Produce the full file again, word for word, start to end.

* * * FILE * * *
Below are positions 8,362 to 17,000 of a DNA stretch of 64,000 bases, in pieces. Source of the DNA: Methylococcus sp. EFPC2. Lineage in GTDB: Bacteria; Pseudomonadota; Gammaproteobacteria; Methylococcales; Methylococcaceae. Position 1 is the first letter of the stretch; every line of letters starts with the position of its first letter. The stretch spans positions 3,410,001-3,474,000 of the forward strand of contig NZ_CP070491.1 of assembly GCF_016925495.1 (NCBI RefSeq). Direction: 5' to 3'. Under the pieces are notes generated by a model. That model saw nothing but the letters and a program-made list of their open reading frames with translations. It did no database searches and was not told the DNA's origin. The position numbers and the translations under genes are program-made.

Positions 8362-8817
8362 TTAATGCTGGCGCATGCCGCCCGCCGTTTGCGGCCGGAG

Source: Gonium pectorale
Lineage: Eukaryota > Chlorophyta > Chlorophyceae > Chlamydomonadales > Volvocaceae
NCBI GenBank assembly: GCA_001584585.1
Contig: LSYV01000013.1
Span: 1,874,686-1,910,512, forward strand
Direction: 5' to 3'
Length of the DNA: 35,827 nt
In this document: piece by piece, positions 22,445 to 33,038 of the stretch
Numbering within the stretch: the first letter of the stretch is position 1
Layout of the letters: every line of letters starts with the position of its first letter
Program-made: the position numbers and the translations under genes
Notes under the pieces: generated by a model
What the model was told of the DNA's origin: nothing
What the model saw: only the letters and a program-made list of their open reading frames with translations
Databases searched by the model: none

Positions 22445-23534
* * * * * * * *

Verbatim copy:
Below are positions 8,362 to 17,000 of a DNA stretch of 64,000 bases, in pieces. Source of the DNA: Methylococcus sp. EFPC2. Lineage in GTDB: Bacteria; Pseudomonadota; Gammaproteobacteria; Methylococcales; Methylococcaceae. Position 1 is the first letter of the stretch; every line of letters starts with the position of its first letter. The stretch spans positions 3,410,001-3,474,000 of the forward strand of contig NZ_CP070491.1 of assembly GCF_016925495.1 (NCBI RefSeq). Direction: 5' to 3'. Under the pieces are notes generated by a model. That model saw nothing but the letters and a program-made list of their open reading frames with translations. It did no database searches and was not told the DNA's origin. The position numbers and the translations under genes are program-made.

Positions 8362-8817
8362 TTAATGCTGGCGCATGCCGCCCGCCGTTTGCGGCCGGAG

Source: Gonium pectorale
Lineage: Eukaryota > Chlorophyta > Chlorophyceae > Chlamydomonadales > Volvocaceae
NCBI GenBank assembly: GCA_001584585.1
Contig: LSYV01000013.1
Span: 1,874,686-1,910,512, forward strand
Direction: 5' to 3'
Length of the DNA: 35,827 nt
In this document: piece by piece, positions 22,445 to 33,038 of the stretch
Numbering within the stretch: the first letter of the stretch is position 1
Layout of the letters: every line of letters starts with the position of its first letter
Program-made: the position numbers and the translations under genes
Notes under the pieces: generated by a model
What the model was told of the DNA's origin: nothing
What the model saw: only the letters and a program-made list of their open reading frames with translations
Databases searched by the model: none

Positions 22445-23534